Work to begin on Petaluma floathouse
Next month, a floating pile-driver will begin hammering thick fiberglass posts into the pea soup sludge at the bottom of the Petaluma River’s Turning Basin, creating a din that will be music to Greg Sabourin’s ears.
The work, which will take place over four days starting Sept. 10, will mark the beginning of the first phase of a long envisioned plan to build a floating public boathouse, providing a downtown river access point to get people enthused about boating.
Sabourin, the executive director of the Petaluma Small Craft Center, said he has been working on the floathouse project since late 2010.
“It will be fantastic to actually have pilings driven,” he said. “Hopefully for the community it will be a real sign of progress. We’ve been working on it for a long time.”
The $1 million project has been fraught with complications. River advocates first needed complicated permits from assorted governmental agencies. Fundraising has been a challenge, and indeed is still not complete. And a malfunctioning D Street drawbridge last year on the day before pile driving was to begin prevented the barge from accessing the Turning Basin, setting back the start by a year.
On top of that, the lack of dredging on the Petaluma River means that the planned floathouse would sit in the mud most of the time, so a lighter tent structure has been proposed until the dredging project takes place.
“Nobody expected in 2010 that in 2018 we would still be taking about dredging,” Sabourin said. “Everybody thought we’d be dredged by now.”
After the seven piles are driven next month, the next step will be adding 170 feet of floating dock, Sabourin said. That should take place in spring in time to open next summer. The next phase will add a restroom on shore at Cavanagh Landing Park along the north end of the Turning Basin.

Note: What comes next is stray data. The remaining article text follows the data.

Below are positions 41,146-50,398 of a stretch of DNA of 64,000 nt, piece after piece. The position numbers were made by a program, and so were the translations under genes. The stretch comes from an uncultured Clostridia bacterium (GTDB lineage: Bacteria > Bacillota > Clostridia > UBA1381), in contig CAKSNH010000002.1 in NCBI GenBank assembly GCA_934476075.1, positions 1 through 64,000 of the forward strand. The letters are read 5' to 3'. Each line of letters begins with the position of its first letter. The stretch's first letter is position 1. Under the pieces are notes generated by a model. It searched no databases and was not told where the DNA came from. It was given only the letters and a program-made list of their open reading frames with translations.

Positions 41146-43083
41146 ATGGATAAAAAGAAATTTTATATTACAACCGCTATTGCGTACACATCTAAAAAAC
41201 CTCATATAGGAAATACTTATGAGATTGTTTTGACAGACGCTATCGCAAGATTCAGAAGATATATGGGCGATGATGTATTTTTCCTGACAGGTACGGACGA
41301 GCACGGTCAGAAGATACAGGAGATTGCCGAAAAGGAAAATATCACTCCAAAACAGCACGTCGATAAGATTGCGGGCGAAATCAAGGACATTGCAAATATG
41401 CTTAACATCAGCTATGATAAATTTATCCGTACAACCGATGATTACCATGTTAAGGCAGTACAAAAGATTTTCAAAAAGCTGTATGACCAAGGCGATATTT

Once the floathouse is open, Sabourin said they will rent kayaks, canoes, paddleboards, small sail boats and other watercraft, and will attract tourists to downtown Petaluma.
“The Petaluma River is one of the best venues for human-powered boating in the country,” he said. “It’s just a jewel, but sadly it is lacking in access.”
Sabourin pointed out that several Petaluma clubs have produced nationally recognized rowers and paddlers. He said a public dock that will let people try out various watercraft will spur interest in the sport.
The Petaluma Small Craft Center has raised about $250,000 to date, Sabourin said, or only about a quarter of the funds they will need to complete the project. After pile driving is complete, the center will launch a capital campaign to raise the additional funds, he said.
After the floathouse is realized, the next project is a community boathouse on the river a the Riverfront development near the Highway 101 bridge.
“Development in Petaluma is turning back toward the river,” Sabourin said. “We’re putting Petaluma on the map.”
(Contact Matt Brown at email@example.com.)